8 Teach kids yoga. Give girls a spa day. Uhlich Children’s Advantage Network, or UCAN, headed by Thomas Vanden Berk, who lost his 15-year-old son to gun violence, helps youth and their families, especially kids who have experienced trauma. Contact Ellen Acevedo at 312-738-5911 or V

9 Cheer on some at-risk teens at the team finals for “Louder than a Bomb,” the annual spoken-word poetry competition showcasing the life experiences of hundreds of students from all over Chicago. 6–9pm. Cadillac Palace Theatre, 151 W Randolph St ( V

10 Take students from Kohn Elementary to weekly meetings that address topics like conflict resolution as a volunteer with Greater Roseland Community Committee’s Youth Voices Against Violence, founded by Gwen Baxter after she lost her son to gun violence. Contact Baxter at 773-629-8804. V

11 Request educational materials, like a poster outlining 95 ways to help a child exposed to violence, from the Chicago Department of Public Health’s Office of Violence Prevention. i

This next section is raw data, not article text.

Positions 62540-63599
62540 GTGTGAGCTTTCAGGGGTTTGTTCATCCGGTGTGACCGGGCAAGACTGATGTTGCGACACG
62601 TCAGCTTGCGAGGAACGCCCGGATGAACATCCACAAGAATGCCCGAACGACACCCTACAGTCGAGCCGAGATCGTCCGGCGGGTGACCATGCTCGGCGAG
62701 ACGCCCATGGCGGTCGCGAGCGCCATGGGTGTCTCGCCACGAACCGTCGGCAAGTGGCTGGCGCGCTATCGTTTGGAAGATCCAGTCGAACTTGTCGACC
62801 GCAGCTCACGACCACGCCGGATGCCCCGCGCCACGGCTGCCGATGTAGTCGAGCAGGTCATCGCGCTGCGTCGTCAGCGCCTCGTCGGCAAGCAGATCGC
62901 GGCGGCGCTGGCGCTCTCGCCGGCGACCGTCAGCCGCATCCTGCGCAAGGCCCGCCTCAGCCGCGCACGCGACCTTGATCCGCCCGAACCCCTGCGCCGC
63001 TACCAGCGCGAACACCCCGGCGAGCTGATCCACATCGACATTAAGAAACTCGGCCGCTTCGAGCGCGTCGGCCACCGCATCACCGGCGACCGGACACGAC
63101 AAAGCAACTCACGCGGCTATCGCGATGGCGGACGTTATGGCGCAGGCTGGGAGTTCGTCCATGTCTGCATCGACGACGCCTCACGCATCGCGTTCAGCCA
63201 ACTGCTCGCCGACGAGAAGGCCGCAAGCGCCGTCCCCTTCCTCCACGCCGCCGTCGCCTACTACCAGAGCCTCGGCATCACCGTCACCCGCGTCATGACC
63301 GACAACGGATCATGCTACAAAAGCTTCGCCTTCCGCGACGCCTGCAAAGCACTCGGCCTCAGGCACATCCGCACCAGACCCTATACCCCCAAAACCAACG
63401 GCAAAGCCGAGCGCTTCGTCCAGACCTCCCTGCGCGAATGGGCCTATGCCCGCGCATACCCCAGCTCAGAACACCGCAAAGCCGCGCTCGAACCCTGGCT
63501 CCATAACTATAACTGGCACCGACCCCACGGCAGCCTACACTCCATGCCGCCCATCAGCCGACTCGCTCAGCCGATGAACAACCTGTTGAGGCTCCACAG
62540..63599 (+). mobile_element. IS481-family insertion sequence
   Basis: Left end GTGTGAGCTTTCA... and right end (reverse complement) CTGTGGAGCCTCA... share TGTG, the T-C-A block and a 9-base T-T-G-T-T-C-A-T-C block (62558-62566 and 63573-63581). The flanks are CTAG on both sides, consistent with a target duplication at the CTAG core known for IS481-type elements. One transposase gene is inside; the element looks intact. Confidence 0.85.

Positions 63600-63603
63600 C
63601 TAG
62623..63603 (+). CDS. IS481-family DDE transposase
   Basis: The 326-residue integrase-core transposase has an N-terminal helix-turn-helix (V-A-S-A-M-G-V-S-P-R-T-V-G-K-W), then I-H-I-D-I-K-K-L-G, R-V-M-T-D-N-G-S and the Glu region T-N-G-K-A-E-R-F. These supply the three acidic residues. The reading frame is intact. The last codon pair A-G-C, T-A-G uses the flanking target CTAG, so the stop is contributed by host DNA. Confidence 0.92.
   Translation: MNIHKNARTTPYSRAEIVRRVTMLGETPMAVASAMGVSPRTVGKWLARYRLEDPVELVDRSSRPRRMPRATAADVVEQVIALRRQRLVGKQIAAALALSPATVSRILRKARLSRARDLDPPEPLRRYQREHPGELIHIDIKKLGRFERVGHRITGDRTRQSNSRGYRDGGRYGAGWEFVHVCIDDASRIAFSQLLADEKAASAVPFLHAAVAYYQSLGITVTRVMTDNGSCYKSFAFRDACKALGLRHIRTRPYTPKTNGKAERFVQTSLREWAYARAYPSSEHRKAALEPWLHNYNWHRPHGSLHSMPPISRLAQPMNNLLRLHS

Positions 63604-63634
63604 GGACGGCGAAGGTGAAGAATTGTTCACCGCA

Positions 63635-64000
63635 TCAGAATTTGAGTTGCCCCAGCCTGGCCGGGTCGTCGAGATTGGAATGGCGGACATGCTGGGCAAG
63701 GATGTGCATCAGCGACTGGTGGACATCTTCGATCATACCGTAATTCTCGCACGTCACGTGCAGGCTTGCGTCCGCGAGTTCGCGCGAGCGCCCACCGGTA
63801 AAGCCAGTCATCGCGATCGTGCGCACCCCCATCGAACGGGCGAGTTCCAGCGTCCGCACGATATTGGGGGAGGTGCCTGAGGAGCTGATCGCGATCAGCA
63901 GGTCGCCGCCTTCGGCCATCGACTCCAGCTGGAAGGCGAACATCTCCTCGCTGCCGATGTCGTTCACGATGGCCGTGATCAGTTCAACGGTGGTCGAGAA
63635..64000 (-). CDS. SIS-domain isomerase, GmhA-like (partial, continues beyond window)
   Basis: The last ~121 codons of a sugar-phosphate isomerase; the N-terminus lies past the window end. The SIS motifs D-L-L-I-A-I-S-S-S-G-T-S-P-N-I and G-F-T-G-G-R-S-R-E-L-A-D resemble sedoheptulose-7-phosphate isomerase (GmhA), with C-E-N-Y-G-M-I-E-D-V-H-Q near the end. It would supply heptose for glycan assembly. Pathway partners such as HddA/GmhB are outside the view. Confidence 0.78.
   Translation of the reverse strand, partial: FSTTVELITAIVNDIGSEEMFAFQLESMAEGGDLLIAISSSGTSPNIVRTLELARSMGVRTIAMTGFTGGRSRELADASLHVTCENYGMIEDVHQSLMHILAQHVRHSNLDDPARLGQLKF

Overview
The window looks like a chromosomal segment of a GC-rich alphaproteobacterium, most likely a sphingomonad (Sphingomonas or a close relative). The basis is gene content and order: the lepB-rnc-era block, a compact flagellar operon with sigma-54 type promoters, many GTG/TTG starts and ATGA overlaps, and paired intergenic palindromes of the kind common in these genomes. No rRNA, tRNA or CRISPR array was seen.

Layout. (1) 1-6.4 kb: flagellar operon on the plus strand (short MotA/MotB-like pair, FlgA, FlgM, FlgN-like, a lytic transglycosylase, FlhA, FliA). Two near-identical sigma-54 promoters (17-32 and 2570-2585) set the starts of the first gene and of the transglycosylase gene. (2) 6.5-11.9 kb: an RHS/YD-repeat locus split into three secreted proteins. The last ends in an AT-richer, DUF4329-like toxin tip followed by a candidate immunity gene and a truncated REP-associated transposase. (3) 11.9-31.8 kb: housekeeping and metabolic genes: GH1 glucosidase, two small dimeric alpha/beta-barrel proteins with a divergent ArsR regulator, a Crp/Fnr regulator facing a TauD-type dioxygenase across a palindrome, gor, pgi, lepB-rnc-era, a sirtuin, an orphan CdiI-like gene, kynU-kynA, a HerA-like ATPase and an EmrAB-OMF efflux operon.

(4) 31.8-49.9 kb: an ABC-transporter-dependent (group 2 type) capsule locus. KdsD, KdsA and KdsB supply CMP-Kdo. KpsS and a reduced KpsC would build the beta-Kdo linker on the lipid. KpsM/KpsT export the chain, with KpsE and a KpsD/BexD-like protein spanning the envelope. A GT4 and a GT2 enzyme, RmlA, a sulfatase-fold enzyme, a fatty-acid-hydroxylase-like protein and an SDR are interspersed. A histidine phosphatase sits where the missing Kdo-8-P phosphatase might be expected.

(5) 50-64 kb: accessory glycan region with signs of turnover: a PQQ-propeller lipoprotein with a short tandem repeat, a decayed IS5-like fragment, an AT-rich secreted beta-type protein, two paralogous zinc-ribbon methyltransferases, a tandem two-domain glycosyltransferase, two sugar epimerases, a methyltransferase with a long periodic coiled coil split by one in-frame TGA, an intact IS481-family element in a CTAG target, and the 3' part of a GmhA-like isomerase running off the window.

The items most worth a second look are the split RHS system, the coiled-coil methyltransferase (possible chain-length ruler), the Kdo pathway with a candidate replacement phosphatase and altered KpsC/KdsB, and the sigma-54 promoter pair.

12 Get involved with After School Matters, a partner with CPS and the legacy of Maggie Daley, which offers after-school programs in such areas as Web development, dance, creative writing, tennis, biology and computer animation V

13 Buy a cupcake at Blue Sky Bakery, which employs at-risk and homeless youth to teach them job skills and the culinary arts. 3720 N Lincoln Ave (773-880-9910). $

14 As part of Chicago’s Alternative Policing Strategy, each police district’s subcommittee arranges for volunteers to show up at important court dates. A filled courtroom demonstrates people care about stopping crime and violence. 312-744-4000. V

15 Get involved with the Youth Violence Prevention Week Campaign through local SAVE chapters. The campaign (March 18–22) runs workshops and discussions on promoting respect and tolerance, resolving conflicts and more. V